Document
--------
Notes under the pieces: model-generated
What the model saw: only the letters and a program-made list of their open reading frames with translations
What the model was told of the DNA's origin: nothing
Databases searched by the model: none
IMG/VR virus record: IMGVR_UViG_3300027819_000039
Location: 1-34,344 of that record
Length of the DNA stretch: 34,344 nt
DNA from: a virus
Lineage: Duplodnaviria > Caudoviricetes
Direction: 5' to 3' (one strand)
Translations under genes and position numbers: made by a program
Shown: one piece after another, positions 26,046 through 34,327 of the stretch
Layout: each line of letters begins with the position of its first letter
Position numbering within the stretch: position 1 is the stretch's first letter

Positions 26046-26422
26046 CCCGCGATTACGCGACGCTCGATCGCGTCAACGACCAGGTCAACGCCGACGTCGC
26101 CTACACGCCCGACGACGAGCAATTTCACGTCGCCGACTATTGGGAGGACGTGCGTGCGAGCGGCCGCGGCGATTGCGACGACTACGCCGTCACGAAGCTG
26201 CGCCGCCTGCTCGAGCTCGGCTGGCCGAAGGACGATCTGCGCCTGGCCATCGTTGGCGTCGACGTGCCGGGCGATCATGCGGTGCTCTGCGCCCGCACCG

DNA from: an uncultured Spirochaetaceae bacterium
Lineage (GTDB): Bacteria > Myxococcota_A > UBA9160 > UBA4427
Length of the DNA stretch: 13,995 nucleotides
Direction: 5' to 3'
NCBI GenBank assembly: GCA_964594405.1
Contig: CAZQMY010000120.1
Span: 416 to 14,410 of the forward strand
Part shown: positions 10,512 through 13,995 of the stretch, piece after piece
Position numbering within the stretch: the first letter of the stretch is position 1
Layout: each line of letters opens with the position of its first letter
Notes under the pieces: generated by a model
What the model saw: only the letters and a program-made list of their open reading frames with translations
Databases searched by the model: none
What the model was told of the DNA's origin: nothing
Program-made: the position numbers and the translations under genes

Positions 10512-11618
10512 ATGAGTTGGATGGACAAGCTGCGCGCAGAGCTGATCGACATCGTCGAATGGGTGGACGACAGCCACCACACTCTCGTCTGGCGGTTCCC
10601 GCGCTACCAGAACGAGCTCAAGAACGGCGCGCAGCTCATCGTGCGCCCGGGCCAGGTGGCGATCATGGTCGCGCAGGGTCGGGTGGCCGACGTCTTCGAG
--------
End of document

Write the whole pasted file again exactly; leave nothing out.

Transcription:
Notes under the pieces: model-generated
What the model saw: only the letters and a program-made list of their open reading frames with translations
What the model was told of the DNA's origin: nothing
Databases searched by the model: none
IMG/VR virus record: IMGVR_UViG_3300027819_000039
Location: 1-34,344 of that record
Length of the DNA stretch: 34,344 nt
DNA from: a virus
Lineage: Duplodnaviria > Caudoviricetes
Direction: 5' to 3' (one strand)
Translations under genes and position numbers: made by a program
Shown: one piece after another, positions 26,046 through 34,327 of the stretch
Layout: each line of letters begins with the position of its first letter
Position numbering within the stretch: position 1 is the stretch's first letter

Positions 26046-26422
26046 CCCGCGATTACGCGACGCTCGATCGCGTCAACGACCAGGTCAACGCCGACGTCGC
26101 CTACACGCCCGACGACGAGCAATTTCACGTCGCCGACTATTGGGAGGACGTGCGTGCGAGCGGCCGCGGCGATTGCGACGACTACGCCGTCACGAAGCTG
26201 CGCCGCCTGCTCGAGCTCGGCTGGCCGAAGGACGATCTGCGCCTGGCCATCGTTGGCGTCGACGTGCCGGGCGATCATGCGGTGCTCTGCGCCCGCACCG

DNA from: an uncultured Spirochaetaceae bacterium
Lineage (GTDB): Bacteria > Myxococcota_A > UBA9160 > UBA4427
Length of the DNA stretch: 13,995 nucleotides
Direction: 5' to 3'
NCBI GenBank assembly: GCA_964594405.1
Contig: CAZQMY010000120.1
Span: 416 to 14,410 of the forward strand
Part shown: positions 10,512 through 13,995 of the stretch, piece after piece
Position numbering within the stretch: the first letter of the stretch is position 1
Layout: each line of letters opens with the position of its first letter
Notes under the pieces: generated by a model
What the model saw: only the letters and a program-made list of their open reading frames with translations
Databases searched by the model: none
What the model was told of the DNA's origin: nothing
Program-made: the position numbers and the translations under genes

Positions 10512-11618
10512 ATGAGTTGGATGGACAAGCTGCGCGCAGAGCTGATCGACATCGTCGAATGGGTGGACGACAGCCACCACACTCTCGTCTGGCGGTTCCC
10601 GCGCTACCAGAACGAGCTCAAGAACGGCGCGCAGCTCATCGTGCGCCCGGGCCAGGTGGCGATCATGGTCGCGCAGGGTCGGGTGGCCGACGTCTTCGAG